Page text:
Chapter 3.  Wonder

Richard Dawkins is right about  God but not right enough

At Matthew Haydon’s Immortal Dinner in December 1817 Keats and his fellow poets drank to ‘Newton’s health and confusion to mathematics’.  Years later Haydon, writing to Wordsworth, explained that Keats had proposed confusion to the memory of Newton ‘because he destroyed the poetry of the rainbow by reducing it to a prism’.  Keats wrote:

There was an awful rainbow once in heaven
We know her woof, her texture; she is given
In the dull catalogue of common things.
Philosophy will clip an angel’s wings,
Conquer all  mysteries by rule and line,
Empty the haunted air, and gnomed mine –
Unweave a rainbow…

Dawkins wrote his book Unweaving the Rainbow to refute Keats.[i]  Far from destroying the poetry of the rainbow, Newton’s experiments splitting up the light through his prism opened the way to science’s discovery of more and more of the wonders of light.  Science does not diminish our sense of wonder, on the contrary it greatly enhances it.   In one of the most marvellous passages in the whole of his writing, Dawkins gives us an example in the wonderful way the eye registers colours in a rainbow.  I was enthralled when I first read it and still am.  At the boundary of air and water light is refracted.  Because the raindrop is spherical, the light it refracts  meets the eye at different angles, splitting up the colours just as Newton’s prism had done.   As the colours pass through the raindrop back into the air they are refracted for a second time.  Each raindrop only passes  one colour into the eye because, although it is refracting the light of all the colours of the rainbow,  it is convex so only one angle, and therefore one colour, strikes the eye.  Thousands of raindrops that happen to be at that angle give you green, thousands more at a different angle red and so on, which is why we see all the colours of the rainbow.  Dawkins is absolutely right.  Science in no way diminishes our sense of wonder in our contemplation of nature.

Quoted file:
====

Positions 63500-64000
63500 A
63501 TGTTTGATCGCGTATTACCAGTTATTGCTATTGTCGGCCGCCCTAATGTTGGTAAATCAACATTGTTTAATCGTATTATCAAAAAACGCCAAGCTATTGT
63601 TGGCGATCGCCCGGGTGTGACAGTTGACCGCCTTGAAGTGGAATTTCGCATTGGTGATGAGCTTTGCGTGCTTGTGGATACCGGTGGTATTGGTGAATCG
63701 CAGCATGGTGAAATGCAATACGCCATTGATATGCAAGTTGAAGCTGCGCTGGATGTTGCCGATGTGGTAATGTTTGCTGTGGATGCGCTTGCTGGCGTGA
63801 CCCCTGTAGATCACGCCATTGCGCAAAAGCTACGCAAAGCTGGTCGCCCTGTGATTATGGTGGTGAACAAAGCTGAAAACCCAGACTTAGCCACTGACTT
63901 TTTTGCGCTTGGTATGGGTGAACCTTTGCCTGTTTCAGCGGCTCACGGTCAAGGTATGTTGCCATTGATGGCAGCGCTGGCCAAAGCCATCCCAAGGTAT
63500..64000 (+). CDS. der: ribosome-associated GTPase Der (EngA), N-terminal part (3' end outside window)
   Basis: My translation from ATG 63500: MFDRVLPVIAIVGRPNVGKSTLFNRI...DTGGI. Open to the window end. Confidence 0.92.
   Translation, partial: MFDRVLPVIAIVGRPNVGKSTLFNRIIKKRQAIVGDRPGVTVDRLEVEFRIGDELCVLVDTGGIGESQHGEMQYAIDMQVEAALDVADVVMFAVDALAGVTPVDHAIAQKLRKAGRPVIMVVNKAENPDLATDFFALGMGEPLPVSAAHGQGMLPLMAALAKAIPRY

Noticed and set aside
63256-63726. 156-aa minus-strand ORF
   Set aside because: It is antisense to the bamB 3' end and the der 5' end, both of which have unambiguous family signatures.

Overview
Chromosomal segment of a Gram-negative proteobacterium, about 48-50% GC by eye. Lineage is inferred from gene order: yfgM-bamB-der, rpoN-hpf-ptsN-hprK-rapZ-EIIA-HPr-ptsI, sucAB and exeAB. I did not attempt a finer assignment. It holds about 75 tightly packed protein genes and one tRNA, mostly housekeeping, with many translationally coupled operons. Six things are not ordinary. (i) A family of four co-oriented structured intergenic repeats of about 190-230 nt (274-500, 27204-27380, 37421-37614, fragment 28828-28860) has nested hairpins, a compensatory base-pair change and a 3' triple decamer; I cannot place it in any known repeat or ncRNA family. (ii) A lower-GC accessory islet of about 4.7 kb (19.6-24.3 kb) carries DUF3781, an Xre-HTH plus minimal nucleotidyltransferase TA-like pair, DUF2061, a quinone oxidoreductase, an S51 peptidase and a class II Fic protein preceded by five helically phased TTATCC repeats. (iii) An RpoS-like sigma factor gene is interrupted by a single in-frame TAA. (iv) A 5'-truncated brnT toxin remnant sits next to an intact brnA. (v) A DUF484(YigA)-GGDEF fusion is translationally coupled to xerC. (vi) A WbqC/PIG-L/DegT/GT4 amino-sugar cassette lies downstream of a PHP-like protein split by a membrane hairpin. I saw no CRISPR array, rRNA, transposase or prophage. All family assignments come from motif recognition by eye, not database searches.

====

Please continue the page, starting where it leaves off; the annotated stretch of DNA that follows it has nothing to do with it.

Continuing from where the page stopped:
But I think Dawkins is wrong too.  If Keats misunderstood Newton. Dawkins has misunderstood Keats.    Dawkins’s passages describing the wonders of nature that science has revealed – and they are truly wonderful, how a spider spins a web,   why radiolaria are so exquisitely symmetrical – are always accounts of mechanical solutions to physical problems.  The spider solves most ingeniously what is in effect an engineering problem.  Builders of bridges would recognize the solution at once.  But Keats is describing another kind of wonder in nature and to this Dawkins seems blind.  I think the mechanical explanation for why there are tides is fascinating and truly wonderful.  But standing on the seashore I feel another kind of wonder,  in no way diminished, indeed enhanced by what my head is telling me about the mechanics of tides but felt deeply in the heart.  I feel this sense of an awesome presence everywhere in nature;  in my case especially in the many voices of the sea, the cries of wild geese flying overhead, opening a beehive,  a most extraordinary peace that seems to well up from the very earth in my garden on an evening in late summer –  and indeed in rainbows.  This isn’t the kind of thing that science investigates.  Is it an illusion?  Who knows, but whatever Dawkins thinks I just don’t care.  The deep joy and sense of significance that this presence brings, transcending the physical structures that convey it, is just too spellbindingly compelling.